This Is The Healthiest New Year’s Resolution You Could Make
Moving forward isn't as hard as you might think if you're making a New Year's Resolution. The act of resolving is often healthier than the resolution itself.
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Resolutions: Why Do We Make Them?
Many typical New Year's resolutions include things you’ve always planned to do but never got around to, like perhaps losing weight, learning another language, quitting smoking, spending more time with loved ones, exercising and other personal goals.
And while typically New Year's resolutions start off with the very best of intentions, more often than not, they are left by the wayside for another year. Perhaps this is the nature of resolutions – perhaps, they are meant to be fleeting. If so, then why do we make them?
Non-Resolvers Are Less Likely To Follow Through On Resolutions
Research has shown that about 50% of all adults make New Year’s resolutions. However, less than 10% manage to keep them. This is because they make too many resolutions at once.
In the study New Year's resolvers and non-resolvers interested in changing a problem later were followed for six months via telephone interviews to determine their self-reported outcomes, predictors of success, and change processes.
The two groups did not differ in terms of demographic characteristics, problem histories, or behavioral goals and what they wanted to change, such as weight loss, exercise program, and smoking cessation being the most prevalent.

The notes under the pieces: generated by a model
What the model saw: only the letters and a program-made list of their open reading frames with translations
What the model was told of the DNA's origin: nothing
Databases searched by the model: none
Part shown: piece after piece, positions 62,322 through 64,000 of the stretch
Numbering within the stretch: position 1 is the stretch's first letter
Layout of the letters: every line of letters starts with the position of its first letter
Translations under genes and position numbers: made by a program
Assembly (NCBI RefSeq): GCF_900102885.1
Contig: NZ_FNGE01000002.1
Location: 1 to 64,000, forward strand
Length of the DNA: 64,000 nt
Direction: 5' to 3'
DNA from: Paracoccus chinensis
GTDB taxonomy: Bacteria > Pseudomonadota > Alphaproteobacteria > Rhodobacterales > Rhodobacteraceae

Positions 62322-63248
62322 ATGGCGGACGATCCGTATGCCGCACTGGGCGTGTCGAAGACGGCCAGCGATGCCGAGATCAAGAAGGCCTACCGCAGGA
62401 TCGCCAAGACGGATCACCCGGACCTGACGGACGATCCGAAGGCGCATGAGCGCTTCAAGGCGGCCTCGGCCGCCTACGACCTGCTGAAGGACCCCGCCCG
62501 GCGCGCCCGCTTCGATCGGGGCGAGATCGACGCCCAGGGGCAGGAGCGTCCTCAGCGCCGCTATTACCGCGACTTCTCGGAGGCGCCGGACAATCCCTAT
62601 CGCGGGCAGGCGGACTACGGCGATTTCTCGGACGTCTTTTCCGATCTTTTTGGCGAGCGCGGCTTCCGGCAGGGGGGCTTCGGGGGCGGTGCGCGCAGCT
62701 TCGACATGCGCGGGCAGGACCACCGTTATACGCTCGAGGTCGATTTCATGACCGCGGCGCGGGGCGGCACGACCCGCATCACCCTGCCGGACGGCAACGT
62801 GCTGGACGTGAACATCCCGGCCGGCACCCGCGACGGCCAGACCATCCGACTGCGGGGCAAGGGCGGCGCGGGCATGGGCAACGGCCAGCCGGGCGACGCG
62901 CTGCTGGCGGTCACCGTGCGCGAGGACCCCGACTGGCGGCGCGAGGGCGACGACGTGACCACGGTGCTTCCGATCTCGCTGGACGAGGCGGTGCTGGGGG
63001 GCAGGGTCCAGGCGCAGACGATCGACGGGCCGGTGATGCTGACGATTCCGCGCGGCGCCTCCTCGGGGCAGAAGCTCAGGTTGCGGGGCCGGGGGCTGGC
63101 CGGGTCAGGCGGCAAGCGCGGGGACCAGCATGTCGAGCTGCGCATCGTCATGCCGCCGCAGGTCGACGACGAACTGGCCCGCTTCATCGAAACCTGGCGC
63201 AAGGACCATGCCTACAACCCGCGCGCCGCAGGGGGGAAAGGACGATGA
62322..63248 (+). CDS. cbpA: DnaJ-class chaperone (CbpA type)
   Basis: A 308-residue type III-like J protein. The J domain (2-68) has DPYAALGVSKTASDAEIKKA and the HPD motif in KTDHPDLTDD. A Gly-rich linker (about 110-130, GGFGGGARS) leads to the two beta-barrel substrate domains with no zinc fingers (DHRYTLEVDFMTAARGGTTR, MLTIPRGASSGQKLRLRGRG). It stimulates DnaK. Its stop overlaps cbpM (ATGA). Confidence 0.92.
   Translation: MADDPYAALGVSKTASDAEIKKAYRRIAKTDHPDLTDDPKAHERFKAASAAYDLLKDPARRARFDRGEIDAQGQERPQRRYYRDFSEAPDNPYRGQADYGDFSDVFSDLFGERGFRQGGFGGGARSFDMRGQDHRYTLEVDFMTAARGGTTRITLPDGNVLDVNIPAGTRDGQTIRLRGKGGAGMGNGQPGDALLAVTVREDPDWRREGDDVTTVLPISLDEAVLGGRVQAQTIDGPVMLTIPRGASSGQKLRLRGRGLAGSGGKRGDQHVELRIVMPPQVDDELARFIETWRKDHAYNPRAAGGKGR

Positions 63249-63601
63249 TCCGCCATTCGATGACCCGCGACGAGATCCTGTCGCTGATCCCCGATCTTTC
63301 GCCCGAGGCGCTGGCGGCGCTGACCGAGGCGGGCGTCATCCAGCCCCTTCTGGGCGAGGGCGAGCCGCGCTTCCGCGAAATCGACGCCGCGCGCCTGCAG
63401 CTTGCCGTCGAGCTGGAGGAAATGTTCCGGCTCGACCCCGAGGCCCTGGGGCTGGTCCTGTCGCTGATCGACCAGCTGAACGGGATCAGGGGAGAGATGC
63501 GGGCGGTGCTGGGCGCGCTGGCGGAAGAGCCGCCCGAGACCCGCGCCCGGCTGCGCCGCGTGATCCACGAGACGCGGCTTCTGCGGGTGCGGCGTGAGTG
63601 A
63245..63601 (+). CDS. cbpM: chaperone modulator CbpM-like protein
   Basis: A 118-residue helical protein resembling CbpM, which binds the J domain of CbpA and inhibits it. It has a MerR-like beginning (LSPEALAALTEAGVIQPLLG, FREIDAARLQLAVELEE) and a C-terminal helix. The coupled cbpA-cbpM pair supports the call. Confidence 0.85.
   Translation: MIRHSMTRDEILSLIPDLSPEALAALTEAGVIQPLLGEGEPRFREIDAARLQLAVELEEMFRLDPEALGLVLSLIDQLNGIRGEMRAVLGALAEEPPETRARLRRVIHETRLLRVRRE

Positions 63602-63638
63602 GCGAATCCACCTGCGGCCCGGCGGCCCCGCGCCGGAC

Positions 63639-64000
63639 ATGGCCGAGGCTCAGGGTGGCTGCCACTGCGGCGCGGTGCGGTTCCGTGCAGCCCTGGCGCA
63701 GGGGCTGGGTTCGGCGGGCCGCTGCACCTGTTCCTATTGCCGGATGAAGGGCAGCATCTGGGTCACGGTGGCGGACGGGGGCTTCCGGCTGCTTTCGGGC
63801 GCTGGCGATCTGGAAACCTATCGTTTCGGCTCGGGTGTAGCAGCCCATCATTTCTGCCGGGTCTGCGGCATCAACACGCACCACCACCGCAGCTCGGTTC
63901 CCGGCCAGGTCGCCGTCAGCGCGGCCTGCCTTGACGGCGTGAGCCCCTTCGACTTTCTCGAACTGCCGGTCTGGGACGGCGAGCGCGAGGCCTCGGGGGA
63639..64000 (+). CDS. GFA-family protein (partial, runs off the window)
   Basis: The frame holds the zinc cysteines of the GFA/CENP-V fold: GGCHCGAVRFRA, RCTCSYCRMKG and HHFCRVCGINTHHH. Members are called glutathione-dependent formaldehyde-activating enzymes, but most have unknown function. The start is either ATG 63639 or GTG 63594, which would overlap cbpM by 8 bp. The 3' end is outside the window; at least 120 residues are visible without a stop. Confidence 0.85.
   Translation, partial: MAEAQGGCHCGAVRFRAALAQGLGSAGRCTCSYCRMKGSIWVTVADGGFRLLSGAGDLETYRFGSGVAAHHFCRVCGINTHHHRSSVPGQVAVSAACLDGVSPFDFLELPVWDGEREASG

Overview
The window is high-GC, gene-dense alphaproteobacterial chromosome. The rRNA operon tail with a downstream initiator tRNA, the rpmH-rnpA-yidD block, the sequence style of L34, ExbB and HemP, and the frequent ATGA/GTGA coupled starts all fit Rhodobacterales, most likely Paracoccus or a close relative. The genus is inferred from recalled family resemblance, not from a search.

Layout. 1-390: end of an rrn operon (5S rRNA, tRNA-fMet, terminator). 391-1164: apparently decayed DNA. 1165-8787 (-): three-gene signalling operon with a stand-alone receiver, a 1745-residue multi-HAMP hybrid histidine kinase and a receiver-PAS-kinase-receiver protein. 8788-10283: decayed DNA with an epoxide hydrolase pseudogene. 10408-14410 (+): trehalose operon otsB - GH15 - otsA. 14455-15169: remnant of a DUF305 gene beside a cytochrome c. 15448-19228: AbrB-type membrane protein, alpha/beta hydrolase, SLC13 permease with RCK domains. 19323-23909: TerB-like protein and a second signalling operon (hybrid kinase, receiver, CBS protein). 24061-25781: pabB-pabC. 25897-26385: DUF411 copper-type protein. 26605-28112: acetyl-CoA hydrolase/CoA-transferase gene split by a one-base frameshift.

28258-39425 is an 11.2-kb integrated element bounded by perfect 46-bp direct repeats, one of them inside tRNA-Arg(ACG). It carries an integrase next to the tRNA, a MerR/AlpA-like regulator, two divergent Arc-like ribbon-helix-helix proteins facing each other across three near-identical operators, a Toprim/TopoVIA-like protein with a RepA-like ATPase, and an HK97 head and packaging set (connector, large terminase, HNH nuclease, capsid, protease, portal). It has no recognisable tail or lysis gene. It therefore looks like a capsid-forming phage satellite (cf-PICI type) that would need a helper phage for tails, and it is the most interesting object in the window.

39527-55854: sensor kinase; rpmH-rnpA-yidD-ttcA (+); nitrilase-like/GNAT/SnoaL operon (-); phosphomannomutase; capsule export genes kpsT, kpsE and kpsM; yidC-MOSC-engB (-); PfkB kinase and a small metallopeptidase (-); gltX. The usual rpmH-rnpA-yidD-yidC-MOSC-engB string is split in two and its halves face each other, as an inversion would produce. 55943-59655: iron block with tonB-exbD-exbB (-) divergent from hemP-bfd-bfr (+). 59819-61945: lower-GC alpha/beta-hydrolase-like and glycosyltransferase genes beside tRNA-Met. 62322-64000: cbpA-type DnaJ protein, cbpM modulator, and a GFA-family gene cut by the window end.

Resolvers As Predicted Were More Successful
Not surprisingly, the resolvers reported higher success rates than the non-resolvers; at six months, 46% of the resolvers were continuously successful compared to 4% of the non-resolvers.
Self-efficacy, skills to change, and readiness to change assessed before January 1 all predicted positive outcome for resolvers. Once into the new year, successful resolvers employed more cognitive-behavioral processes but fewer awareness-generating and emotion-enhancing processes than the non-successful resolvers.
Whether you’re a resolver or non-resolver, it’s healthy to make a New Year's resolution than to not make one. While several bad habits, it seems, are easier to keep than one single resolution for many, the healthiest resolution anyone can make is the resolution to look forward. Taking this one step by resolving to make one small positive change in the new year, whether it be changing your diet, growing your hair or kicking your smoking habit, shows will, optimism and self-caring. It is this willingness to let go of the past and look ahead toward the future that is healthiest resolution you could make.
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Ultimately We Make Resolutions So We Can Move Forward
When you make a New Year's resolution what you are actually doing is resolving to feel better about an aspect of yourself. This is such a positive thing -- to express optimism and hope that the next year will be a better year than the last. No matter what problems or issues the prior year may have handed you, the mere fact that you can look beyond them and continue to look ahead with a spark of hope, and some measured enthusiasm is the Auld Lang Sane that propels you forward. Bidding farewell to a past year or an unwanted habit and looking forward to another year is the healthiest New Year's resolution anyone can make.
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